and is SUID, so you want to keep a tight grip on who is allowed to use 
it. The `suauth' file has a certin format, being:


  Simple looking enough. The `TO' field tells what user you are going 
to, in this case, say `root'. The `FROM' field controls which user or 
group is being applied to go `TO' root. The `ACTION' tells what to do in 
each case. `ACTION's that can be used are, `OWNPASS', `DENY' and 
`NOPASS'. Here is a clipping out of the `suauth' man page so you can get 
a better feeling of how these all tie together.

       # A couple of privileged usernames may
       # su to root with their own password.
       # Anyone else may not su to root unless in
       # group wheel. This is how BSD does things.
       root:ALL EXCEPT GROUP wheel:DENY
       # Perhaps terry and birddog are accounts
       # owned by the same person.
       # Access can be arranged between them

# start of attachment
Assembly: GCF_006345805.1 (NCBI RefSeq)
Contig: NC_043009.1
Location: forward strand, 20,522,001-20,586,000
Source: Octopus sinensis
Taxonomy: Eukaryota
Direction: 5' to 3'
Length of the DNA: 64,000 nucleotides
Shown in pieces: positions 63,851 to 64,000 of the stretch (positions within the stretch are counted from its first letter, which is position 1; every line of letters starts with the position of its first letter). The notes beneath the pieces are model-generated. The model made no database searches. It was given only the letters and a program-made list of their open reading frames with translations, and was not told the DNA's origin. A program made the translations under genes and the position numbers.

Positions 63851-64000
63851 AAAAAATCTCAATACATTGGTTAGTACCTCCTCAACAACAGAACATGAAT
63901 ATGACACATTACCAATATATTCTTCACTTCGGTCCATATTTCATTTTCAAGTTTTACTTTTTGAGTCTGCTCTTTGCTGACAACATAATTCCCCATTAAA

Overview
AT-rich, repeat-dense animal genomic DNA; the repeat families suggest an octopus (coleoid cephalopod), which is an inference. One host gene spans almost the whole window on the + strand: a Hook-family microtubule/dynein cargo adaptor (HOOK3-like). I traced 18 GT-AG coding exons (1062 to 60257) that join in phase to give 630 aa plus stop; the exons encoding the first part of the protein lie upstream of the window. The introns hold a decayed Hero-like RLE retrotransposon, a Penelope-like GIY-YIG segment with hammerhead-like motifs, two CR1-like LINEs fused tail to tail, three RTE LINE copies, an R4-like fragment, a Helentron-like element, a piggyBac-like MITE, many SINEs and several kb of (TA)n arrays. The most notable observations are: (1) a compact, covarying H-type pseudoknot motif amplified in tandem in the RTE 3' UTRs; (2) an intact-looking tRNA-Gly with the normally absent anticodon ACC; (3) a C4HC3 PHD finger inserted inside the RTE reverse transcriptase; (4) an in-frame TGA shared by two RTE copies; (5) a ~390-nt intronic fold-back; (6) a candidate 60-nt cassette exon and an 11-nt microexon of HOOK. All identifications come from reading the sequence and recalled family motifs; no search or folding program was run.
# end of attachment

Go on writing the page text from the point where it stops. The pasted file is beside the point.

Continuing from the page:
# with no password.

  On my system, I have done what is in the second example. I edited the 
`/etc/group' file and added another group called `wheel'. This group is 
somewhere between the group `users' and `root', and I then added the 
users to this group that I wanted to be allowed to `su'. In the `suauth' 
file, I simply told it not to allow anyone to `su' unless they are in 
the group `wheel'. One down. Need any more help, try `man suauth'.

  Next is the `ftpaccess' file. This file controls a lot of stuff 
regarding your ftp services, like who can upload and download, if 
anonymous connections are allowed and if there are any hosts you don't 
want connecting at all. Because this file controls so much, I'm only 
going to get into how to block hosts from connecting, as I am dealing 
with access control, so for more information on how to set up other 
features in this file, as always `man ftpaccess'. Now this file has a